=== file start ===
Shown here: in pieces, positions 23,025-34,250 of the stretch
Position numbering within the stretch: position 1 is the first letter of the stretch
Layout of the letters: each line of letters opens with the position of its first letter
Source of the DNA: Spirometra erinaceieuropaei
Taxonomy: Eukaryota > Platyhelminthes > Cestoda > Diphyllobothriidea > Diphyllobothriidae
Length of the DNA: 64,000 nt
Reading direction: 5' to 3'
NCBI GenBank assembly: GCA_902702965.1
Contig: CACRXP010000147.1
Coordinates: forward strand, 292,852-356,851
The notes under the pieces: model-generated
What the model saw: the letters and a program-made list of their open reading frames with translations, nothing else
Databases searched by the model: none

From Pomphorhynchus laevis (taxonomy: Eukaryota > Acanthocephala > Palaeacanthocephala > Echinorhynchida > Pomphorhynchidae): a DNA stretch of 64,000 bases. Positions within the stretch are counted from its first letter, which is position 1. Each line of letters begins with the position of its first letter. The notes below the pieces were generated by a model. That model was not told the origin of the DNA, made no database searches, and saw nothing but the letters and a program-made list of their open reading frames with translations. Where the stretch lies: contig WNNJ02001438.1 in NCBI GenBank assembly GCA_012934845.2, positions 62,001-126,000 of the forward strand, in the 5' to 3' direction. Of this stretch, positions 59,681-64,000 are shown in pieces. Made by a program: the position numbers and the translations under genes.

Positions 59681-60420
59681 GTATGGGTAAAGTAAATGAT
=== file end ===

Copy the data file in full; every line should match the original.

Shown here: in pieces, positions 23,025-34,250 of the stretch
Position numbering within the stretch: position 1 is the first letter of the stretch
Layout of the letters: each line of letters opens with the position of its first letter
Source of the DNA: Spirometra erinaceieuropaei
Taxonomy: Eukaryota > Platyhelminthes > Cestoda > Diphyllobothriidea > Diphyllobothriidae
Length of the DNA: 64,000 nt
Reading direction: 5' to 3'
NCBI GenBank assembly: GCA_902702965.1
Contig: CACRXP010000147.1
Coordinates: forward strand, 292,852-356,851
The notes under the pieces: model-generated
What the model saw: the letters and a program-made list of their open reading frames with translations, nothing else
Databases searched by the model: none

From Pomphorhynchus laevis (taxonomy: Eukaryota > Acanthocephala > Palaeacanthocephala > Echinorhynchida > Pomphorhynchidae): a DNA stretch of 64,000 bases. Positions within the stretch are counted from its first letter, which is position 1. Each line of letters begins with the position of its first letter. The notes below the pieces were generated by a model. That model was not told the origin of the DNA, made no database searches, and saw nothing but the letters and a program-made list of their open reading frames with translations. Where the stretch lies: contig WNNJ02001438.1 in NCBI GenBank assembly GCA_012934845.2, positions 62,001-126,000 of the forward strand, in the 5' to 3' direction. Of this stretch, positions 59,681-64,000 are shown in pieces. Made by a program: the position numbers and the translations under genes.

Positions 59681-60420
59681 GTATGGGTAAAGTAAATGAT